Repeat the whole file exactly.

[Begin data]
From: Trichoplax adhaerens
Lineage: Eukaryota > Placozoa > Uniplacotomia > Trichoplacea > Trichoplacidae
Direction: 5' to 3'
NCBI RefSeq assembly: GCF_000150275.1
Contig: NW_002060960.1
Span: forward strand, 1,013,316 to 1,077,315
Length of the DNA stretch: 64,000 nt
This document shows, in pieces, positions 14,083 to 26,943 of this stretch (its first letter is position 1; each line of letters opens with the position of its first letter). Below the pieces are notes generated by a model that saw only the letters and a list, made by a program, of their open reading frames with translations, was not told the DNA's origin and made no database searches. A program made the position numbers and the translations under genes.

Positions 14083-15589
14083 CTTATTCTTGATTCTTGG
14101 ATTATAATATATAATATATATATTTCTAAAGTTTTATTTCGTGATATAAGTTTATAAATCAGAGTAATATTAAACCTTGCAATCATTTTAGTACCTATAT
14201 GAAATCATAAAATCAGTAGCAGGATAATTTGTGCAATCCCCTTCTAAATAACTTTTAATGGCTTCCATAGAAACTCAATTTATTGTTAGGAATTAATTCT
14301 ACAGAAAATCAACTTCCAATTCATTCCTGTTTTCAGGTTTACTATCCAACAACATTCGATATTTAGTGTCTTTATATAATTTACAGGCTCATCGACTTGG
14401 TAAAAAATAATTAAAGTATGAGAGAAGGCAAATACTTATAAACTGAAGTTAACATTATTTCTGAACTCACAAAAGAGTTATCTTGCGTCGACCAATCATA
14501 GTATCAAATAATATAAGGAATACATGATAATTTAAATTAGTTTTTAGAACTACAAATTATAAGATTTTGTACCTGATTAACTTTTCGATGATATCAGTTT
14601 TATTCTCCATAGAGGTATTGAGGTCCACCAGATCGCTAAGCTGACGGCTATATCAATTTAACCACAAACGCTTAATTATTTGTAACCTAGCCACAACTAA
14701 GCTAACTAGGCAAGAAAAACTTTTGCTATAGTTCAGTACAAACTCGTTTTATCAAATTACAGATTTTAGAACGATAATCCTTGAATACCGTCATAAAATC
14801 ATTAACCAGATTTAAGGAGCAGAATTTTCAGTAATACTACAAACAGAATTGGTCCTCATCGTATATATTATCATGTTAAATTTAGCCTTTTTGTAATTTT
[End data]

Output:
From: Trichoplax adhaerens
Lineage: Eukaryota > Placozoa > Uniplacotomia > Trichoplacea > Trichoplacidae
Direction: 5' to 3'
NCBI RefSeq assembly: GCF_000150275.1
Contig: NW_002060960.1
Span: forward strand, 1,013,316 to 1,077,315
Length of the DNA stretch: 64,000 nt
This document shows, in pieces, positions 14,083 to 26,943 of this stretch (its first letter is position 1; each line of letters opens with the position of its first letter). Below the pieces are notes generated by a model that saw only the letters and a list, made by a program, of their open reading frames with translations, was not told the DNA's origin and made no database searches. A program made the position numbers and the translations under genes.

Positions 14083-15589
14083 CTTATTCTTGATTCTTGG
14101 ATTATAATATATAATATATATATTTCTAAAGTTTTATTTCGTGATATAAGTTTATAAATCAGAGTAATATTAAACCTTGCAATCATTTTAGTACCTATAT
14201 GAAATCATAAAATCAGTAGCAGGATAATTTGTGCAATCCCCTTCTAAATAACTTTTAATGGCTTCCATAGAAACTCAATTTATTGTTAGGAATTAATTCT
14301 ACAGAAAATCAACTTCCAATTCATTCCTGTTTTCAGGTTTACTATCCAACAACATTCGATATTTAGTGTCTTTATATAATTTACAGGCTCATCGACTTGG
14401 TAAAAAATAATTAAAGTATGAGAGAAGGCAAATACTTATAAACTGAAGTTAACATTATTTCTGAACTCACAAAAGAGTTATCTTGCGTCGACCAATCATA
14501 GTATCAAATAATATAAGGAATACATGATAATTTAAATTAGTTTTTAGAACTACAAATTATAAGATTTTGTACCTGATTAACTTTTCGATGATATCAGTTT
14601 TATTCTCCATAGAGGTATTGAGGTCCACCAGATCGCTAAGCTGACGGCTATATCAATTTAACCACAAACGCTTAATTATTTGTAACCTAGCCACAACTAA
14701 GCTAACTAGGCAAGAAAAACTTTTGCTATAGTTCAGTACAAACTCGTTTTATCAAATTACAGATTTTAGAACGATAATCCTTGAATACCGTCATAAAATC
14801 ATTAACCAGATTTAAGGAGCAGAATTTTCAGTAATACTACAAACAGAATTGGTCCTCATCGTATATATTATCATGTTAAATTTAGCCTTTTTGTAATTTT